Canadian North’s expanded route map. The merged airline flies to the most communities of any airline servicing the North. (Canadian North)

“There is therefore no change to how we are approaching this for those used to this process,” said a spokesperson for the merged airline.

The airline now says residents must email refunds@canadiannorth.com and wait 48 “business hours” — or six business days — for a response.

“This process ensures that we provide accurate information based on specific flight route,” says the statement.

“We’ve stated 48 business hours as our target, this is something we’ve been able to accomplish in the past. We will continue to assess, if there is an increase on the volume we will look to do what we can to stay on target as possible.”

Without airlines, lowest return airfare is not always obvious

Northerners are entitled to deduct the cost of their travel expenses from their taxes. It’s a benefit meant to mitigate the high cost of travel in the North.

Residents are allowed to deduct the lowest of three amounts: the total travel benefit issued by their employer, their total cost of travel, or the lowest return airfare. Usually, it’s the third.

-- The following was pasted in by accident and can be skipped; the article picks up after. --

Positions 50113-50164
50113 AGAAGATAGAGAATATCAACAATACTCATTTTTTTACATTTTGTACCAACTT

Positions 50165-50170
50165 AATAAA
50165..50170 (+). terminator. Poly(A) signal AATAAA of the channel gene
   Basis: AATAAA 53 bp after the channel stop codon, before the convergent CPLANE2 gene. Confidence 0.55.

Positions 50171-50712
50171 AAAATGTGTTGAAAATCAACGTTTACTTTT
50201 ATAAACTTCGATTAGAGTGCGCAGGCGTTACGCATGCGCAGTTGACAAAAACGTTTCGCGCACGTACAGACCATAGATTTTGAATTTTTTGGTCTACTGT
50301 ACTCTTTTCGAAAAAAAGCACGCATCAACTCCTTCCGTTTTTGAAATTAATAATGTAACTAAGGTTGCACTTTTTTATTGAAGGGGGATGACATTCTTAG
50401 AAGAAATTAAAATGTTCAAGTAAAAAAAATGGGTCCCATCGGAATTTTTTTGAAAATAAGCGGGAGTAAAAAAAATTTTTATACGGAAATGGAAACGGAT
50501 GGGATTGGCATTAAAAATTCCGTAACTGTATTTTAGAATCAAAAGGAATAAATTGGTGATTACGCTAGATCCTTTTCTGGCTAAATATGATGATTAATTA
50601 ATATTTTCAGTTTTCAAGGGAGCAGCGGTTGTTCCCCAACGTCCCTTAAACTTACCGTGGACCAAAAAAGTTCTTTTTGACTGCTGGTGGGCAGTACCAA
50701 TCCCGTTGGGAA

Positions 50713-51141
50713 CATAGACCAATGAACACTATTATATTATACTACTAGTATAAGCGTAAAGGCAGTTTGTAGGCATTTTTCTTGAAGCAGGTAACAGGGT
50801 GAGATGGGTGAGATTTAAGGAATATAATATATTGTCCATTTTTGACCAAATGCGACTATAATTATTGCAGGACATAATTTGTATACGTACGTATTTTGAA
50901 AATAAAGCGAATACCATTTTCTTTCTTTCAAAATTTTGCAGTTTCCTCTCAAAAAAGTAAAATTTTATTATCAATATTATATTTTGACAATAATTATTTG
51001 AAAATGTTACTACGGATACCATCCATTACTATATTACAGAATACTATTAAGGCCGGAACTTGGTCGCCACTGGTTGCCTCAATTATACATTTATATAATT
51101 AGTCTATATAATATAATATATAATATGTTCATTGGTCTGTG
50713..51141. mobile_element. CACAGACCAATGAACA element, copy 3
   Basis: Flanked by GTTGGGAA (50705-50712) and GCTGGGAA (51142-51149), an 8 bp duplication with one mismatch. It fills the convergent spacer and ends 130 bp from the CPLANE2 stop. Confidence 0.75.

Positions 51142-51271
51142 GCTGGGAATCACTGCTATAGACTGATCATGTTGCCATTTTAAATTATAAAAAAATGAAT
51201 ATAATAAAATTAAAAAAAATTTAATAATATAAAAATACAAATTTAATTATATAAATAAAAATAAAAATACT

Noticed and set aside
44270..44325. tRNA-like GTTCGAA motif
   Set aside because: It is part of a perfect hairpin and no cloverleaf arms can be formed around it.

But determining the value of that airfare is not always easy. Tickets purchased last-minute, at the time of travel, are far more expensive than those found through a standard search.

Technically, residents should be asking airlines for the last-minute price on their date of travel. But if that route is full, an airline may not be able to provide a price — and in any case, it’s not likely to match up with the airline’s internally calculated number.

“In practice … you’re not going to get that number from anywhere,” said Wong. “So now you’re relying on the airline to calculate that number after the fact.”

Some airlines — like Yukon’s Air North and Nunavut’s Calm Air — told Wong they’ll still make the number public. But Canada’s biggest carriers — Air Canada and WestJet — have never embraced the practice.

“They are really gracious,” said Wong. “I understand that they’re creating a lot of difficulties for everybody, themselves included, but nonetheless I am appreciative that they do … calculate these numbers.”

Wong said, after the tax deadline madness dies down, he’ll push for more transparency from Canadian North — and simpler rules from the Canadian Revenue Agency.

But for now, he says, it’s the taxpayer’s responsibility to find out the lowest return airfare — “no matter the complexity.”

Canadian North announces upcoming changes to pricing structure, including launch of new, lower-priced economy fare & updated beneficiary fare program